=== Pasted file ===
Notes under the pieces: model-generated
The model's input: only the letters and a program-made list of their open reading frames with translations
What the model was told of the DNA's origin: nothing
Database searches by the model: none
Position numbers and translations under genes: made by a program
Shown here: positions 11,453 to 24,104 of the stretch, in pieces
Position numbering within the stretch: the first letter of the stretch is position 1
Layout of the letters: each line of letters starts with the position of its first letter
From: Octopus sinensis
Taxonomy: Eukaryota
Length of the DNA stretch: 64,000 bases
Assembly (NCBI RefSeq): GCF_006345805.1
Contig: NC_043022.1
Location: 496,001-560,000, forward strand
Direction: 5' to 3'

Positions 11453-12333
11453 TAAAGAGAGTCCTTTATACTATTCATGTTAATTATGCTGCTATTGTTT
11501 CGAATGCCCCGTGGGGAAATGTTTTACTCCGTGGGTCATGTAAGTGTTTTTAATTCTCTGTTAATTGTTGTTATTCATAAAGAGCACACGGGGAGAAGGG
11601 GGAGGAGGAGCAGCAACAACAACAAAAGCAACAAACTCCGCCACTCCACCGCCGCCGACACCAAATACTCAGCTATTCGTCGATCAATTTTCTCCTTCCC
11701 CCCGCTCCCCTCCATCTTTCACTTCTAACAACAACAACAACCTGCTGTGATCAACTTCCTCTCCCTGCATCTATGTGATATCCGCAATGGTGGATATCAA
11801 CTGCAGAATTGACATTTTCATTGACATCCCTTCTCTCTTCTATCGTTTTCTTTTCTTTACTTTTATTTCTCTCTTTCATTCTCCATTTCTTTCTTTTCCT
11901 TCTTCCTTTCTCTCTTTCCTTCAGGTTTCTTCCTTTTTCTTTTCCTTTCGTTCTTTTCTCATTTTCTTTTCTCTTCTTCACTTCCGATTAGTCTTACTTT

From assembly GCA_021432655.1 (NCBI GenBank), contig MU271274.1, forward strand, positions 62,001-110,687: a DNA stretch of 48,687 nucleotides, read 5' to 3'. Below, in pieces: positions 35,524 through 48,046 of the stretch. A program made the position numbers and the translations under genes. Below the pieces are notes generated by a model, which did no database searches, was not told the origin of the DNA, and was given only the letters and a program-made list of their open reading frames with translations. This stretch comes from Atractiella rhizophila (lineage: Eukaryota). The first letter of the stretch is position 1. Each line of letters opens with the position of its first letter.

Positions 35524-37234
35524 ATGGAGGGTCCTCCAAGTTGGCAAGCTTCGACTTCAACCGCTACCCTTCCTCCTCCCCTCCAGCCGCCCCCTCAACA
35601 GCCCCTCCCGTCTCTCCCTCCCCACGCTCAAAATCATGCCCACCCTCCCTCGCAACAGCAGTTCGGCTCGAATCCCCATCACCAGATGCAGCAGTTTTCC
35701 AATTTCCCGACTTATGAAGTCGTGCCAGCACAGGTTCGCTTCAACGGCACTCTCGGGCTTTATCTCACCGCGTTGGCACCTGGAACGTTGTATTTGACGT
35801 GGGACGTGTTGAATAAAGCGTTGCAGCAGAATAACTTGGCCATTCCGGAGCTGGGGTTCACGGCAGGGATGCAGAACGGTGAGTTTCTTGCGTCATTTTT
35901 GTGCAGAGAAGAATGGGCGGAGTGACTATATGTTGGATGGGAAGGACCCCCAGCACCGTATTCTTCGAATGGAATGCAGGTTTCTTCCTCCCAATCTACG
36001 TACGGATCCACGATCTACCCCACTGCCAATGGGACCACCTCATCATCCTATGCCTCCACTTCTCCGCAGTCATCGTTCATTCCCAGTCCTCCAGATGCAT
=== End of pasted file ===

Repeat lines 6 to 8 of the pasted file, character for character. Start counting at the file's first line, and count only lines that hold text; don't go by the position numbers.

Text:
Shown here: positions 11,453 to 24,104 of the stretch, in pieces
Position numbering within the stretch: the first letter of the stretch is position 1
Layout of the letters: each line of letters starts with the position of its first letter